Know Your Mobile: “Sony has opted for a dual-core 1GHz Qualcomm MSM8230 chipset inside the Xperia L and that should translate into decent enough performance across the board, particularly when combined with Android Jelly Bean (version 4.1). We did encounter stutter and the occasional bit of lag while scrolling through menus and switching homescreens, but that irksome problem will have more to do with Sony’s Android UX than the actual hardware. Overall the Sony Xperia L feels like a very strong product. It has the right sort of specs, it looks good, and it features enough USPs to set it apart from the droves of competition it will go up against in Q2 2013 when it gets its UK release.”
Mobile-Review: “The device looks strange, even without holding the device, you can immediately see it is inexpensive. The display, to put it mildly, is not interesting. One word – this is a budget smartphone with Android. Due to the ‘Sony’ name it may be popular, but this will very much depend on the final price.” (Translated)
MobileTelefon.ru: “On the side of this device looks interesting, neat LED lights in the bottom (quite noticeable in the inactive state). Its success also depends on the cost, and I hope that the company will give a chance to this model to quickly gain a foothold in the market.” (Translated)
Pocket-Lint: “It doesn’t have the immediate feel of a “budget” handset by any means. The 4.3-inch screen smartphone is large yet light in the hand, but still features some of the higher-spec build quality from further up the Xperia range. To the side of the model is the very same aluminium standby button as found in the top-spec Xperia Z, for example. A small thing, perhaps, but something that nods towards a more premium experience that’s a far cry from the often “plastic fantastic” entry-level handsets.”
Recombu: “At first glance we were wary of the overall design, strongly reminiscent of the less-than-stellar Sony Xperia J, but once we got our hands on the device, our frowns abated. Just as with the Xperia SP, the L will come in three colour options at launch: black, white and red; the white version (seen here) looked particularly attractive, with a soft touch removable backing, chromed accents and a curved Xperia Arc-esq profile. In the hand the sharp edge skirting the border of the phone isn’t all that comfortable when gripped tightly but the curved back means that it sits nicely in the hand with the soft touch back providing a usable level of grip. Although reminiscent of the Xperia J, the overall look and feel of the Xperia L is high quality, with the larger lens of the phone’s 8-megapixel camera (capable of 720p HD video) sporting a metal surround and a distinctive metal power/lock key down the right side of the phone’ body.”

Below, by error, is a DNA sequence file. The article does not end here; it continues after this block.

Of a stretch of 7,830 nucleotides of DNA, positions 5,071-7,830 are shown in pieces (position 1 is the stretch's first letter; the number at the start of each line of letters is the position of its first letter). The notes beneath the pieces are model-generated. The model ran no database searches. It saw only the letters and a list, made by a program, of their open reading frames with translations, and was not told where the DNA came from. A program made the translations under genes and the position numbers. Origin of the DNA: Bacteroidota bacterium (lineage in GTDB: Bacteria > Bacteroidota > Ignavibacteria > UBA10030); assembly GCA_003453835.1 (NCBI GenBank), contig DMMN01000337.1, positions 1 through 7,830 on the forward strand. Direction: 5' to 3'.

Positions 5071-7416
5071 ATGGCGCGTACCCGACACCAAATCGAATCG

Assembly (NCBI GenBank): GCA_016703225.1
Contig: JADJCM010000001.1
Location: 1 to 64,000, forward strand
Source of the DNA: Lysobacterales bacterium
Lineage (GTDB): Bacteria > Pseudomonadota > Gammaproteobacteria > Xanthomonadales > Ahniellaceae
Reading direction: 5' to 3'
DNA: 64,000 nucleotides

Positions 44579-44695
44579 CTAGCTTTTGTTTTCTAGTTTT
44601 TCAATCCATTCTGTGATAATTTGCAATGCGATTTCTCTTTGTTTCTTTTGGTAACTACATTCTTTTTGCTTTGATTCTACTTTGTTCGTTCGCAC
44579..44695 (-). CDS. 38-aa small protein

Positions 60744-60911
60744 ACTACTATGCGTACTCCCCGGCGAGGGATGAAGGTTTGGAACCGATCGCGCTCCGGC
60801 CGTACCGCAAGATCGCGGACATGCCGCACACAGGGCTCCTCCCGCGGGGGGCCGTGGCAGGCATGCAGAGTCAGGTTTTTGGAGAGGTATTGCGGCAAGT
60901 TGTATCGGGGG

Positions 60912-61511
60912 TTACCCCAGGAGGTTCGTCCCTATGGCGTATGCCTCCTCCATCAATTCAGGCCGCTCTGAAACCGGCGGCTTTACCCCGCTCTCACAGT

Sogi.com.tw: “Sony Xperia L does not have the Mobile BRAVIA Engine 2 display technology, but has clear stereo and surround sound. Sony Xperia L has 1.5GB storage space to install apps. Around 401MB RAM was free on our unit (1GB total), with operating performance remaining fairly smooth throughout.” (Translated)